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Multiple Medicines, One Medical Duty

By the Commission d'Ethique de l'Ordre Départemental des Médecins de Côte d'Or

It is proven that different medicines receive more and more positive resonances and that the ordinal institution is in an uncomfortable position, since it has to decide between the free choice of patients and the mission to determine the limits of esotericism.  

The association has the priority duty to protect the patients against dangerous practices by doctors or non-doctors.
That is to say to pay attention to the conscience of the therapist without spoiling the patient’s confidence.
To practice the medicine, the therapist relies on his knowledge and on his convictions, which is normal. However, his convictions are respectable only if they are beneficial for the patient. It is in everyone’s interest to expose the offenders.
How is it in practice? At the beginning, we all receive an identical training which is also a conformation. The conventional medicine has become a science based on proofs from comparative analyses.
It is its way of evolution and improvement. This way of thinking reassures our occidental culture.
The other medicines do not have these nearly mathematic references but find themselves supported by affective or historical references and by the human experience.

We all know patients that brought success to our colleagues practicing an outside medicine.
Rejecting what is outside or strange is discrimination. This is not acceptable.
An ethic attitude either consists of acknowledging enough of the other medicines's precepts or of adopting a tolerance towards the principles we don’t know.
In both cases, it would not be good to destabilize the patient who has his own beliefs and has to benefit from the therapy.
This duty of tolerance is valid for everyone. The indispensable faith in what we do shall not lead to bigotry.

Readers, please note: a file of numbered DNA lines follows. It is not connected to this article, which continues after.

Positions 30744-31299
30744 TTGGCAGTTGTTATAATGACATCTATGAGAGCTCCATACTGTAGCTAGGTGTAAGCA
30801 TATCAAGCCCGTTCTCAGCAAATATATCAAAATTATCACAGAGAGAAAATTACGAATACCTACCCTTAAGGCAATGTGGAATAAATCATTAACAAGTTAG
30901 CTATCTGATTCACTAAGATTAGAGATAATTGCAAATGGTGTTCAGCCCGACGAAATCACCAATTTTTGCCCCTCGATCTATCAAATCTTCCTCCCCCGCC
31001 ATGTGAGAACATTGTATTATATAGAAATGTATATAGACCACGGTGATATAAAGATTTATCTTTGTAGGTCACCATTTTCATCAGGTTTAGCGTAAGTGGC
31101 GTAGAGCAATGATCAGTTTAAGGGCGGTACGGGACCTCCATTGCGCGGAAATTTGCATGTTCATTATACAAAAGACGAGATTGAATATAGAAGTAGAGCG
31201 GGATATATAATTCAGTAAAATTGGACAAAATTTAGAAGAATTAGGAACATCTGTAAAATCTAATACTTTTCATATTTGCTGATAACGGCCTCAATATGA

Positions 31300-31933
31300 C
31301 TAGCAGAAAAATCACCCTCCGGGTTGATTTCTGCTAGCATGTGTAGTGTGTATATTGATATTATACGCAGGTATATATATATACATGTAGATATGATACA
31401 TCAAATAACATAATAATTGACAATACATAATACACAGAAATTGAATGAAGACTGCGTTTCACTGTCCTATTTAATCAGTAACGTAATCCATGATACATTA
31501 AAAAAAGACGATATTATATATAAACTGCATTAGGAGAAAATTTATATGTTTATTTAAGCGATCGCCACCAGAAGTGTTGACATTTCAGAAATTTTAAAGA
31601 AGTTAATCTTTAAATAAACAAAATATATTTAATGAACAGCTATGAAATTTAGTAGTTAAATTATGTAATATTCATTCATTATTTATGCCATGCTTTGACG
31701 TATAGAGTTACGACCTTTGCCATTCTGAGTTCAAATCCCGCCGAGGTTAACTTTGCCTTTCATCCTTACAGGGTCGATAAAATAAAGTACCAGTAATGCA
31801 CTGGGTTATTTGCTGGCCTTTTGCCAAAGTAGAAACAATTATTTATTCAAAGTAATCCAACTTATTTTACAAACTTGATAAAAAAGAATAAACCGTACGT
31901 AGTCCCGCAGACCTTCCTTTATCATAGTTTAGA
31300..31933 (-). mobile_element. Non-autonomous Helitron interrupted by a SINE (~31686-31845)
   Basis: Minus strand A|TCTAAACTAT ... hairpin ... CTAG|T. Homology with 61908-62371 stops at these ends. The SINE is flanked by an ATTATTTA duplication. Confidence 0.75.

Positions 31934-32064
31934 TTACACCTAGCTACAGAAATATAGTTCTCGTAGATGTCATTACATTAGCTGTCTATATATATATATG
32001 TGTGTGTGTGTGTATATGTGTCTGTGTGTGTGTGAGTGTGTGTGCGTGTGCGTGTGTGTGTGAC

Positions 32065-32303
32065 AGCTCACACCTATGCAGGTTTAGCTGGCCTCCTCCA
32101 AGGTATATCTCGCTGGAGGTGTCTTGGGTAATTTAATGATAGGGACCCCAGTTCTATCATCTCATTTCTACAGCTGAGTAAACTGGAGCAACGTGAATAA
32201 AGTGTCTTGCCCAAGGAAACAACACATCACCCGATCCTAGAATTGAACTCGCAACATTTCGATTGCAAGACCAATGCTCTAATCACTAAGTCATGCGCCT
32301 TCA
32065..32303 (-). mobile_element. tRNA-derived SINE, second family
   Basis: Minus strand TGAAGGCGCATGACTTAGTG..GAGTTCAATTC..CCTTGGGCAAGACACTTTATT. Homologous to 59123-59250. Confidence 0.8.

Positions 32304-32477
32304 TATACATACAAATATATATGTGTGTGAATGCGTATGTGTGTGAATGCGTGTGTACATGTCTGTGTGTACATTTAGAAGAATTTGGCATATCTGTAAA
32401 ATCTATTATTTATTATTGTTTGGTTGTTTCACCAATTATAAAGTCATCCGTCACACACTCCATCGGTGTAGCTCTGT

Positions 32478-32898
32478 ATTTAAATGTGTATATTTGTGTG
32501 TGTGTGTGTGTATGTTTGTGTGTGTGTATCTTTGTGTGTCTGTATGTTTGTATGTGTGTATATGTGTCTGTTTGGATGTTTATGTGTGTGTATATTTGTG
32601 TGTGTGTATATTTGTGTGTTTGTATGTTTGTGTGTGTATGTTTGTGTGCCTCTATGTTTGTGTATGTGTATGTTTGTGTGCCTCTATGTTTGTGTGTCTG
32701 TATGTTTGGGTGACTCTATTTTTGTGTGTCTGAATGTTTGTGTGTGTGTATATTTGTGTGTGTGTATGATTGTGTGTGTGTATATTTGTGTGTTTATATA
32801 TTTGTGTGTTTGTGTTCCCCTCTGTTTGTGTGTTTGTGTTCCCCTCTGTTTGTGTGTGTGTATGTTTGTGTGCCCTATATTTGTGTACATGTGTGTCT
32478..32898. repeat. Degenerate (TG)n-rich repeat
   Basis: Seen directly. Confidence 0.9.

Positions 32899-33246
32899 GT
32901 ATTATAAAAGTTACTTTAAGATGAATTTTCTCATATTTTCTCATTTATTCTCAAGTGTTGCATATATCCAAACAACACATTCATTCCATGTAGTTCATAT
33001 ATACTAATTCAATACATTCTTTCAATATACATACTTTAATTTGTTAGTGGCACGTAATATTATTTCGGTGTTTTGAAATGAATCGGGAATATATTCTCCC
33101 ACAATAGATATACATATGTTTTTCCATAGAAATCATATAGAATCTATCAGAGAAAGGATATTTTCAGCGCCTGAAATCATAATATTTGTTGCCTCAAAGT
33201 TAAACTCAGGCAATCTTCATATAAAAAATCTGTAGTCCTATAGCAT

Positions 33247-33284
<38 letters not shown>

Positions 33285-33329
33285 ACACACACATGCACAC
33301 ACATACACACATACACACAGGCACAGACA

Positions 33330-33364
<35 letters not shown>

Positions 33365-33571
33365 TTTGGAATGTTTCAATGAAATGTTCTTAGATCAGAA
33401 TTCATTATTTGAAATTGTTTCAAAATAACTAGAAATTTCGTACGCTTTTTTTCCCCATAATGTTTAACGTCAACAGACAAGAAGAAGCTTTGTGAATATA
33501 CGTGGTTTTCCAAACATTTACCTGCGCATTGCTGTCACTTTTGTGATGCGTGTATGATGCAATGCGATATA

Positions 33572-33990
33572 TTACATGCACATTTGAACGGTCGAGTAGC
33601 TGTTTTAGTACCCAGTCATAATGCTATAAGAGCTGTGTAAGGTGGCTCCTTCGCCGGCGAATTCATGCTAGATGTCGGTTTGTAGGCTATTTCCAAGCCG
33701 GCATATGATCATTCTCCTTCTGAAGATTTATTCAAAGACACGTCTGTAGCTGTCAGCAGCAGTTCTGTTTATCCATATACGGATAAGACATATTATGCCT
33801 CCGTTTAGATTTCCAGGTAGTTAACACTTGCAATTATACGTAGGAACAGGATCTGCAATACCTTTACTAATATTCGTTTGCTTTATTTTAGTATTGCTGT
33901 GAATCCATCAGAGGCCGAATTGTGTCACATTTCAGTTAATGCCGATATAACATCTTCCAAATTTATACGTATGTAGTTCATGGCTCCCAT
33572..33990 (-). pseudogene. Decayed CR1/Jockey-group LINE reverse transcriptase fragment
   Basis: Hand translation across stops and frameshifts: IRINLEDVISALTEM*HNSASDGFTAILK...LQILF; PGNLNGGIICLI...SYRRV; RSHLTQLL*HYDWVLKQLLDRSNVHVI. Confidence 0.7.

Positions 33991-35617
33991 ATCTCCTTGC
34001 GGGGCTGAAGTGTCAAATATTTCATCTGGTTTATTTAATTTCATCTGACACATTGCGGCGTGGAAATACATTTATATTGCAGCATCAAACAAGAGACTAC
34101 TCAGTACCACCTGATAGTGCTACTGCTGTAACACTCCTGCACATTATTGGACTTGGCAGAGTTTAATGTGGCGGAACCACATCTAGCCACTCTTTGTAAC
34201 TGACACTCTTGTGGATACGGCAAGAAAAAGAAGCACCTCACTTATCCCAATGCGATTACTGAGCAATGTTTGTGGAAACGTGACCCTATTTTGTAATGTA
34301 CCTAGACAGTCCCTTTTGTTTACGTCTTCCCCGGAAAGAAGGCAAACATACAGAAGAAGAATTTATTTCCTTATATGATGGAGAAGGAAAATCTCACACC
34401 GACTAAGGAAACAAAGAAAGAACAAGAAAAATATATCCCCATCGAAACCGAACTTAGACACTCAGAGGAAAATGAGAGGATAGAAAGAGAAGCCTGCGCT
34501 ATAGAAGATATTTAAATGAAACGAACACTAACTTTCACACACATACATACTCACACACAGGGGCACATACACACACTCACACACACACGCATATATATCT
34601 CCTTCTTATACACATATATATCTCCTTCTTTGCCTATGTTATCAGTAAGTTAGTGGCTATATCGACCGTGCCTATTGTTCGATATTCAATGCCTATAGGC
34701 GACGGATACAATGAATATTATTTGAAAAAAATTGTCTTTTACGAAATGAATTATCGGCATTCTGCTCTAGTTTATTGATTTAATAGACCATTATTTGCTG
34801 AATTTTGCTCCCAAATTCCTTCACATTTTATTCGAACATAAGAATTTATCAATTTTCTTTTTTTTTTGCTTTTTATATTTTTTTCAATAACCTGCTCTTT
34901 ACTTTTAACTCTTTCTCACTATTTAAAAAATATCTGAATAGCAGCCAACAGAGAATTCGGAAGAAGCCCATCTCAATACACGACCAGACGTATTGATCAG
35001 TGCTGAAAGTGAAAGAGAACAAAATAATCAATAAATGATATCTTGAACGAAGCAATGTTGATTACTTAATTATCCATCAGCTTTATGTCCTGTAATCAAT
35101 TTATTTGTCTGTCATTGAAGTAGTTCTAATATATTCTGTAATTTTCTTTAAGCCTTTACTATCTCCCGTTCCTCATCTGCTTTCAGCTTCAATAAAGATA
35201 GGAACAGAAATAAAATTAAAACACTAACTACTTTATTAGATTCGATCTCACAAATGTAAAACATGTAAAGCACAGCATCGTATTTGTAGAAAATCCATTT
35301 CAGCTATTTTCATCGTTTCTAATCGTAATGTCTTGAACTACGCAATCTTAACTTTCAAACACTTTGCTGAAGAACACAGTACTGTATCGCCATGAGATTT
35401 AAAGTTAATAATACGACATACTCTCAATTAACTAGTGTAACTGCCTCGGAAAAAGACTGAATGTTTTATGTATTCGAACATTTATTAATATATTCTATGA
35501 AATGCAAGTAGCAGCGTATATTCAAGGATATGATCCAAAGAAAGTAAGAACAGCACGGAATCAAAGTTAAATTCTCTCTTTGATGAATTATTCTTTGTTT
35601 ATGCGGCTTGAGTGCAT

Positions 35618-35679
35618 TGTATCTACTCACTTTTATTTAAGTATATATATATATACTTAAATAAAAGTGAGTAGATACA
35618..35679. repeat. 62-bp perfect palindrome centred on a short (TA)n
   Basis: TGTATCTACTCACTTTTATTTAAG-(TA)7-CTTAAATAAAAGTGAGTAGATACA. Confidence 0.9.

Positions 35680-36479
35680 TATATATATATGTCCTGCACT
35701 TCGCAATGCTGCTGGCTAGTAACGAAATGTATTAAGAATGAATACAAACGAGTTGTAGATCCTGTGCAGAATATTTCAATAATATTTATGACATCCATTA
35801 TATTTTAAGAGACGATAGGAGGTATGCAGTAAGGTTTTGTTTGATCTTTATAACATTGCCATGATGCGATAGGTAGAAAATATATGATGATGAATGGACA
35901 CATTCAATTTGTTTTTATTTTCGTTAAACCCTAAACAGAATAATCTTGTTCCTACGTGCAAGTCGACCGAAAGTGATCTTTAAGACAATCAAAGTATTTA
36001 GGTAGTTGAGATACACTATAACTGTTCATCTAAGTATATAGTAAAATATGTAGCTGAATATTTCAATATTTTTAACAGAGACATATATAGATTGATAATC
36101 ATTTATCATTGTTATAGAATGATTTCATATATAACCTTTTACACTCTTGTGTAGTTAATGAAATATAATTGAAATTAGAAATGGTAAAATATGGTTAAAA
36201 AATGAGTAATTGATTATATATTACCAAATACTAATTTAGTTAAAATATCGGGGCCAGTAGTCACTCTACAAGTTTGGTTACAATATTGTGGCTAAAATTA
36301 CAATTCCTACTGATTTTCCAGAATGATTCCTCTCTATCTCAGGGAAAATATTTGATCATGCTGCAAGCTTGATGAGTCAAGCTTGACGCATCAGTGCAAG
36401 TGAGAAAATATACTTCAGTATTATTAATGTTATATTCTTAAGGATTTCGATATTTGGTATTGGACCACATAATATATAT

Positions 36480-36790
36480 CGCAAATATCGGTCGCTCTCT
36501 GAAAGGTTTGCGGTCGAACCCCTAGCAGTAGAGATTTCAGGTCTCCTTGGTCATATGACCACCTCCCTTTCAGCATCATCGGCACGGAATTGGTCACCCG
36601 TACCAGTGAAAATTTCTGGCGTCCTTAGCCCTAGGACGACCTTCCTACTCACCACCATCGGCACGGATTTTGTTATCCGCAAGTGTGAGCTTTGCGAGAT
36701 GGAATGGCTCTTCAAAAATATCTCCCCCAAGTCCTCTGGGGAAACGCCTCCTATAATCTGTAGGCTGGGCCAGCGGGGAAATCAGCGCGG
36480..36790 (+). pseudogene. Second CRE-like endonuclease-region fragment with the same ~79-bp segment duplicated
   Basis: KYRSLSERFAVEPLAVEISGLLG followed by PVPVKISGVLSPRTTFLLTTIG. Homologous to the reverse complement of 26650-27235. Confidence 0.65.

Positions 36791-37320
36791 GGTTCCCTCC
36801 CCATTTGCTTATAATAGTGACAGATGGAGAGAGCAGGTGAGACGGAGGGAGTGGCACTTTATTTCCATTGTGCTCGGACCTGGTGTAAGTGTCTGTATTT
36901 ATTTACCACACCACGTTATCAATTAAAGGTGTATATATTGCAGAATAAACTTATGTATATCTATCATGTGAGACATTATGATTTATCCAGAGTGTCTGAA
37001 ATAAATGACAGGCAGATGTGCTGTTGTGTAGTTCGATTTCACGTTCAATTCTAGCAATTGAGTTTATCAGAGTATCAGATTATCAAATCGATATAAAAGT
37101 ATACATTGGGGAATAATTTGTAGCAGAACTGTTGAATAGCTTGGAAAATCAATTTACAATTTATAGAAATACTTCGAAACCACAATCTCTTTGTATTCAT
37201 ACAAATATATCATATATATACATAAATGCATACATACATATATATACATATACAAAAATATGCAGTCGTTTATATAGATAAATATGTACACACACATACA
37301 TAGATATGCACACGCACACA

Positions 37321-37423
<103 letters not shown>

We need to remind you that our deontology obliges us to refer to our colleagues if our means seem not well adapted or not good enough.
Stubbornness, relentlessness do not serve the interest of the patient; we do not own our patients.
How should we in these conditions unmask “illusionists”, thaumaturgy, charlatans that merit our disapproval?
Maybe that is possible by better knowing ourselves, recognizing the patient rather than the practice.
Even though they are rather technical, our references must remain human ergo moral. No one has the monopole of honesty.
The debate has to be reasonable and focused on the interest of the patient in order to not be passionate.
The patient’s participation in the therapy, whatever it may be, must not disqualify him.
During one of the lawsuits of Mességué a lawyer declared: “We accuse the healers of not being doctors, I accuse the doctors of not being healers!”.
This is a reflection we have to think about.

In conclusion, let us avoid the term of alternative medicine.

This attribute suggests an exclusive therapy that does neither respect ethics nor common sense. The advantage of tolerating outside medicine is to see it as complementary. This tolerance does allow to keep contact between therapists which is useful and beneficial to everyone instead of rupturing practitioners and imposing a dissimulation of alternative therapies on the patients.

La Commission d'Ethique

Bulletin de l'Ordre Départemental des Médecins de Côte d'Or / Janvier 2007